Spring start: March 27 or 28
Spring game: April 26
What to watch:
- A new big three: The Hawkeyes begin the process of trying to replace their three standout senior linebackers from last season: James Morris, Anthony Hitchens and Christian Kirksey. They were the heart of the defense in 2013, and now guys such as Quinton Alston, Reggie Spearman and Travis Perry need to make major leaps forward in the spring.
- Develop more playmakers: Iowa was able to win the games it should have won last year, but struggled against those with strong defenses because of its lack of explosiveness. Sophomore Tevaun Smith and junior Damond Powell showed flashes of their potential late in the year at wideout. They need to continue to develop to give quarterback Jake Rudock and the offense ways to stretch the field.
- Solidify the right tackle spot: The offensive line should once again be the team's strength, but the departure of veteran right tackle Brett Van Sloten means someone has to take on that role. Whether that's senior Andrew Donnal or redshirt freshman Ryan Ward could be determined this spring.
Spring start: March 4
Spring game: April 12
What to watch:
- Mitch's pitches: Philip Nelson's transfer means redshirt sophomore Mitch Leidner enters spring practice as the No. 1 quarterback. He's a load to bring down when he runs, but Leidner needs to improve his passing accuracy after completing 55 percent of his passes in the regular season and only half of his 22 attempts in the Texas Bowl game loss to Syracuse. Added experience should help. If not, he's got some talented youngsters such as Chris Streveler and Dimonic Roden-McKinzy aiming to dethrone him.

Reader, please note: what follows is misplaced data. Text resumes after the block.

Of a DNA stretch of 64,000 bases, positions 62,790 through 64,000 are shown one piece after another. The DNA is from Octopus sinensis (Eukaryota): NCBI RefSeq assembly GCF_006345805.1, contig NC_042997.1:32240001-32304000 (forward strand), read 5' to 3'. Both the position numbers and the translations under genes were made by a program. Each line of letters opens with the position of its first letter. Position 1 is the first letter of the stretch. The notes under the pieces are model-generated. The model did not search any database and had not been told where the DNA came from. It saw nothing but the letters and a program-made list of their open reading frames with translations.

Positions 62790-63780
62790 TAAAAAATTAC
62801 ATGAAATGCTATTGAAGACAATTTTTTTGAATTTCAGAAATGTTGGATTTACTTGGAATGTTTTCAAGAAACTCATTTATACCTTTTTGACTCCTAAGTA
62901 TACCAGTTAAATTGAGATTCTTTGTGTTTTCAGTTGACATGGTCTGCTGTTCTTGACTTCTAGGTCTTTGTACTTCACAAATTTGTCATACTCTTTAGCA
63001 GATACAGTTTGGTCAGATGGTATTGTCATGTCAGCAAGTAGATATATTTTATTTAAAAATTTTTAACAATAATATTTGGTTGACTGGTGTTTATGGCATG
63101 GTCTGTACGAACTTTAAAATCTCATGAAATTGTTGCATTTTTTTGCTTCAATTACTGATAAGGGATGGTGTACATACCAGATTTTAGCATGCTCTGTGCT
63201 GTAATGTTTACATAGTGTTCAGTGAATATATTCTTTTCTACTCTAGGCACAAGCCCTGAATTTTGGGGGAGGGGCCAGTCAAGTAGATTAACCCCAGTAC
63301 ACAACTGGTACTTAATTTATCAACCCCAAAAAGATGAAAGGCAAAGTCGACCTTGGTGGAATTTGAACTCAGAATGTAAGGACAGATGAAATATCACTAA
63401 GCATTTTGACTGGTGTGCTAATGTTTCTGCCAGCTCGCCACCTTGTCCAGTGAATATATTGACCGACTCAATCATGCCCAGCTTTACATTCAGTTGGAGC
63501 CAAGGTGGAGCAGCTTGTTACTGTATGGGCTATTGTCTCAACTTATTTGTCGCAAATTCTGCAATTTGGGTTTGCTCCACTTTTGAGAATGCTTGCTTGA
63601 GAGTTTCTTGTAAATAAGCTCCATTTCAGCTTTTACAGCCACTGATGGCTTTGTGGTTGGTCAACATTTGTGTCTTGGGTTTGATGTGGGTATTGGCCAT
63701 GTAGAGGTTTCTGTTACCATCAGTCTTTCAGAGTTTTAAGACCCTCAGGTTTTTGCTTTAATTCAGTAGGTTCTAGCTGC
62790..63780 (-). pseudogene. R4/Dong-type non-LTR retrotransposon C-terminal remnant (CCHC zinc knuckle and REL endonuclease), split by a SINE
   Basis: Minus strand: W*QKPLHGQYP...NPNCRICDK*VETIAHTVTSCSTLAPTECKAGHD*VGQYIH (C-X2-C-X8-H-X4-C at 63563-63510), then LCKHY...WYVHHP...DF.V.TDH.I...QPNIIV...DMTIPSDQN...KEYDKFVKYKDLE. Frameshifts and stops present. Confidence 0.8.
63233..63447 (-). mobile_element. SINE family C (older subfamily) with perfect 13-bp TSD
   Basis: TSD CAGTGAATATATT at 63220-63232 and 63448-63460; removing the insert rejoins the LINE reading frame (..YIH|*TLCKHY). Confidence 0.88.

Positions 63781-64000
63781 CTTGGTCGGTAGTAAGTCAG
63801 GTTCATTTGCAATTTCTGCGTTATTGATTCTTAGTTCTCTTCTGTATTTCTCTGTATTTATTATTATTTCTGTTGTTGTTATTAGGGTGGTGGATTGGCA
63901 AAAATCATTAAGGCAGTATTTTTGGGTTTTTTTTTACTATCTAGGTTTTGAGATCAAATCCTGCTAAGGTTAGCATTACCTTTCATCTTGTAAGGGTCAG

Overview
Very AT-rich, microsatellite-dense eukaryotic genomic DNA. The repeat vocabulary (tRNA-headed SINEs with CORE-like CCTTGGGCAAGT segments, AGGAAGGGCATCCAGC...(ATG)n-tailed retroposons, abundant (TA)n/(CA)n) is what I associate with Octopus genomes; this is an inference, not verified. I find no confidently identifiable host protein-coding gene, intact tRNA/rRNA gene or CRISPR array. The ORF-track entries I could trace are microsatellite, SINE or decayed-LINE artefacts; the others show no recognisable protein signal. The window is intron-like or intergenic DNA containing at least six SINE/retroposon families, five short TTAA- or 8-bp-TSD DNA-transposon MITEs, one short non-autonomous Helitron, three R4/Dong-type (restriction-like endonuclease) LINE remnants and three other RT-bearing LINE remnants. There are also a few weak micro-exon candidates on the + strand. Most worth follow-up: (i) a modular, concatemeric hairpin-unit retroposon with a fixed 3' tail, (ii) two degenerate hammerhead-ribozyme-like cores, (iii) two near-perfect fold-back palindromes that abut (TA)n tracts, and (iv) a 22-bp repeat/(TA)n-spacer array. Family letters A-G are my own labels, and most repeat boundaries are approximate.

- Mitch's catchers: Of course, part of the problem behind the Gophers' Big Ten-worst passing offense was a lack of threats at receiver. Drew Wolitarsky and Donovahn Jones showed promise as true freshmen and should only improve with an offseason of work. It's critical that they do, or else Minnesota might have to count on three receiver signees early.
- Replacing Ra'Shede: The Gophers only lost four senior starters, but defensive tackle Ra'Shede Hageman might be the most difficult to replace. The first-team All-Big Ten selection created havoc inside defensively, and there aren't many athletes like him floating around. Scott Ekpe could take many of Hageman's reps, but the defensive line overall will have to pick up the slack.
Spring start: March 8
Spring game: April 12
What to watch:
- Tommy's turn: Sophomore Tommy Armstrong Jr. entered the offseason as the clear No. 1 quarterback for the first time after taking over for the injured Taylor Martinez (and splitting some snaps with Ron Kellogg III) last season. Armstrong showed maturity beyond his years in 2013 but needs to continue developing as a passer and deepen his understanding of the offense. Redshirt freshman Johnny Stanton could push him in the spring.